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Colourful ~ damselfly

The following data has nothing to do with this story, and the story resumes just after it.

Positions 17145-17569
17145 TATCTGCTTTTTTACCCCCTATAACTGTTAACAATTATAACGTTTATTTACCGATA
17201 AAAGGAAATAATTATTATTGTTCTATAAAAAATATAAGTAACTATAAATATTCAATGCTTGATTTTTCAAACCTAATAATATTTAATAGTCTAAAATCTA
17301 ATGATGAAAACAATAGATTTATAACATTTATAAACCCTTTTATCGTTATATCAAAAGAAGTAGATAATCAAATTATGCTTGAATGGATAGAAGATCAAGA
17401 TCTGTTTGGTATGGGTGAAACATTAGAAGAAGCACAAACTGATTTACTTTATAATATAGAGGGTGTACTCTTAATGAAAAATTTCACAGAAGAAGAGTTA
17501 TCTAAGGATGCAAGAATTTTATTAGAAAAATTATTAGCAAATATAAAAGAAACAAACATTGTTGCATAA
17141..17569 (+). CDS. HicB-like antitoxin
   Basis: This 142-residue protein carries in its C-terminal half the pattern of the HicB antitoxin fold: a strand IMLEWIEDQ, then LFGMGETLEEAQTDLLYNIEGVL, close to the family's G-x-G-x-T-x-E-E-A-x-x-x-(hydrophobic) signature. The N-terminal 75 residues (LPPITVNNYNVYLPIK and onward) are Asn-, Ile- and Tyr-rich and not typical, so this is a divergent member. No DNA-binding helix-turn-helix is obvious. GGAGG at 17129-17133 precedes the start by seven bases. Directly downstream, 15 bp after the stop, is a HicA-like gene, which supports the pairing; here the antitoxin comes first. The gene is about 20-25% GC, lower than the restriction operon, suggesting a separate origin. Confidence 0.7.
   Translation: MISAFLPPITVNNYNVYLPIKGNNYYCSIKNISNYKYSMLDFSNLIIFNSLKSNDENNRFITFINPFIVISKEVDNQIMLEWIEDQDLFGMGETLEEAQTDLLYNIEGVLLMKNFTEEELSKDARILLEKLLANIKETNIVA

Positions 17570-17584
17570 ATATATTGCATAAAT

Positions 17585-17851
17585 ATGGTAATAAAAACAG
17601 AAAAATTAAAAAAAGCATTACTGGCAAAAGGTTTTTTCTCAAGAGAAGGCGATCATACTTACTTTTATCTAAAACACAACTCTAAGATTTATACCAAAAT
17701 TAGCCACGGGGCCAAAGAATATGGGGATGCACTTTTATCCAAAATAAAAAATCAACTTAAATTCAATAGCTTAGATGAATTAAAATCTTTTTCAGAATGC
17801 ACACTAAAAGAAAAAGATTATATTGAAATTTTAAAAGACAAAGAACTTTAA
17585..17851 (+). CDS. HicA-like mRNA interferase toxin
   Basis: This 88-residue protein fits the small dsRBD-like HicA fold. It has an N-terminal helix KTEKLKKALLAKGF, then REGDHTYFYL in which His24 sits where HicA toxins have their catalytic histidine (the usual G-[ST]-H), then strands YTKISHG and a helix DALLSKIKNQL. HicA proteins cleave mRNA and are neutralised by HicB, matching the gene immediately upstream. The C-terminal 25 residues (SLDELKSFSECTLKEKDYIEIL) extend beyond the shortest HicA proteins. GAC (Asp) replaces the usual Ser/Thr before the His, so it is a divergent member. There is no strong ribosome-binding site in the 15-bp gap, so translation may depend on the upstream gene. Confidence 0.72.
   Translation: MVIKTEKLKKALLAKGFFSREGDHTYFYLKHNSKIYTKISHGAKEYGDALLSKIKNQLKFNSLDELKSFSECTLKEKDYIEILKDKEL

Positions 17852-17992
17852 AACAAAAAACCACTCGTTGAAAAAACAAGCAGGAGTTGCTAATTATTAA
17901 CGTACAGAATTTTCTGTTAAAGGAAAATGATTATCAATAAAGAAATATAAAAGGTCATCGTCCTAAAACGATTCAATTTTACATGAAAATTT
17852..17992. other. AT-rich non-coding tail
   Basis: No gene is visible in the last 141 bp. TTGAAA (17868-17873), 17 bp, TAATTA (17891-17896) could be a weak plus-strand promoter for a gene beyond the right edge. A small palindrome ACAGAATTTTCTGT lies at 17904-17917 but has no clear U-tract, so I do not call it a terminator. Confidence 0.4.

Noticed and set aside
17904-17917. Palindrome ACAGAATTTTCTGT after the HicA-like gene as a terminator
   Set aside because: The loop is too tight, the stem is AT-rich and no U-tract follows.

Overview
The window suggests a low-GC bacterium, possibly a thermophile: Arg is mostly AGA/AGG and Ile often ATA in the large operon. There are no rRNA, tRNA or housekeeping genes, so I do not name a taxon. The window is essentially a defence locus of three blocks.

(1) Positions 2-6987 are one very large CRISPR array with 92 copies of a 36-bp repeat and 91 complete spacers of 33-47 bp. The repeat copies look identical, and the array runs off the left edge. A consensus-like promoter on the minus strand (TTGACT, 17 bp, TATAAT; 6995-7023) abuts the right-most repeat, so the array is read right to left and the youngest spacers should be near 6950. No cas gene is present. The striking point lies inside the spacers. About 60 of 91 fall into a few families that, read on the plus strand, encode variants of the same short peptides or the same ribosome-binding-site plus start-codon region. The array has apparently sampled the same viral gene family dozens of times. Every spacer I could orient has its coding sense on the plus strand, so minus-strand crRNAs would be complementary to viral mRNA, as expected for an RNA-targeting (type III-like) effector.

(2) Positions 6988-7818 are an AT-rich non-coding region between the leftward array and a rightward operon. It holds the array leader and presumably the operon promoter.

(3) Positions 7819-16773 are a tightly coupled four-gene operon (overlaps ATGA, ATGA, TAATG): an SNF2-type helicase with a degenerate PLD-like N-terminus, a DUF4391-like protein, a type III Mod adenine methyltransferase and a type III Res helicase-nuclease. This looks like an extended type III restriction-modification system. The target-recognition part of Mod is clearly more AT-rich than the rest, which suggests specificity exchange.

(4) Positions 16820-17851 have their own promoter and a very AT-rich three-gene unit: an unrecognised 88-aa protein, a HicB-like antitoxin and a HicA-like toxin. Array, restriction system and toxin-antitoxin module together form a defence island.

Sialis sp. Family: Sialidae, the Alderflies Order: Megaloptera Distribution & habitat: As this is not identified down to species, I'll use the genus distribution, which is most of Europe and Eastern and Western parts of NA. For habitat, the larvae requires at least slow moving waters, such as streams, rivers etc etc. Adults don't usually wander off far from the place they spent their time as larvae. The living fossil! A fact that not many even are aware of, that they really are living fossils. The Sialidae family species have been around since the Jurassic period, 145-201 million years ago! These absolutely fantastic little Alderflies are something that have fascinated me for quite a while, but never really got too deeply into them for some reason. The Sialis genus is the only genus of Sialidae found here in Finland. We have 5 species of them overall, spread rather locally, except for one species that is found throughout the whole country. As for this species, I have honestly no idea which is it. I lack too much with Alderfly identification to be able to say for sure which species this is. The Sialis species adult females lay between 200 to 500 eggs on the leaves of the vegetation (Common Reed etc) in or near the water, where the larvae eventually hatch and falls straight into the water, where they live for 2 years, feeding on other small aquatic insects, molluscs, worms etc. After about 2 years, in the spring, the larvae will crawl to the shore and bury itself into the ground to pupate. According to couple sources, they can bury themselves up to 16-18 meters (~52-59 ft.) deep! Once adults, they only live for few weeks, unless becoming a prey for various of other animals that feeds on them. The adults themselves feed on pollen from flowers. I found this little one, among possibly hundreds of others, earlier this summer, when it flew straight onto my nose from the nearby Willow bush. Alderflies don't seem to mind being handled and this one decided to stay on my finger tip long enough for me to get better photos of it than on the Willow with the windy weather. Of course, after these photos, I placed it back on the Willow and moved on.